HSA eyes financial independence

The Health Services Authority should be financially independent from Government by mid 2009, HSA acting CEO Lizzette Yearwood told the Legislative Assembly Monday.

Ms Yearwood said some of the money would be made up by a 10 per cent across-the-board fee increase for services. Fees will also be introduced for some services that were previously offered free.

Money could also be saved by increasing efficiencies within the authority, she said.

Her statement came after the HSA last week requested an extra $7.7 million from government to cover additional operational losses from the 2006/07 financial year.

The 2006/07 budget had initially forecasted operating losses of $6.5 million but, over the course of the year, this figure more than doubled, blowing out to $14.2 million.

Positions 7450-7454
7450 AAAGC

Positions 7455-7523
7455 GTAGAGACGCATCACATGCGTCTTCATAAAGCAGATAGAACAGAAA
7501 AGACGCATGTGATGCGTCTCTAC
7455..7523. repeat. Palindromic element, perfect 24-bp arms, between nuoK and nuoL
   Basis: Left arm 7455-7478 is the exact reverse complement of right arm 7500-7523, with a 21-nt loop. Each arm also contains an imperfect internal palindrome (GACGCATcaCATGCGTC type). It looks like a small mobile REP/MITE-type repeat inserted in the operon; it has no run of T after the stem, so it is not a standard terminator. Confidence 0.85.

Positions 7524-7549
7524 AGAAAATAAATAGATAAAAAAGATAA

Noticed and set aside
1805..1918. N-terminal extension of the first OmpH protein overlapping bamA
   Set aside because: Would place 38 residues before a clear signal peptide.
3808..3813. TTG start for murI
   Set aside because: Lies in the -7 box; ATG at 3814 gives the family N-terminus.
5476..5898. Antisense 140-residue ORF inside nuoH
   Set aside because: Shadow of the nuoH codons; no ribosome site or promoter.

Ms Yearwood told the Legislative Assembly that if the additional $7.7 million equity injection contained in the 06/07 budget was taken into account, the HSA’s projected operating loss for the coming year would be down by $4 million.

However, budget documents put that figure at $3 million. At press time Tuesday, Ms Yearwood could not be reached for comment on the apparent discrepancy.

Ms Yearwood did not state whether the HSA expected to make another request for additional funding through the supplementary budget process.

Earlier, Health Minister Anthony Eden said Government would use the supplementary budget process to provide additional funding where required.

Some of the supplementary funding provided for the 2006/07 financial year included bills that went back to 2004, he said.

Later in the session, opposition MLA Rolston Anglin asked when a new CEO would be selected to take over from Ms Yearwood, who was appointed acting CEO after Craig Brown was dismissed by the HSA’s board of directors in October 2006.

Mr. Eden replied that a consultant from the Ministry of Health and Human Services had been put in charge of finding a suitable replacement but added that he was in no rush to replace Ms Yearwood.

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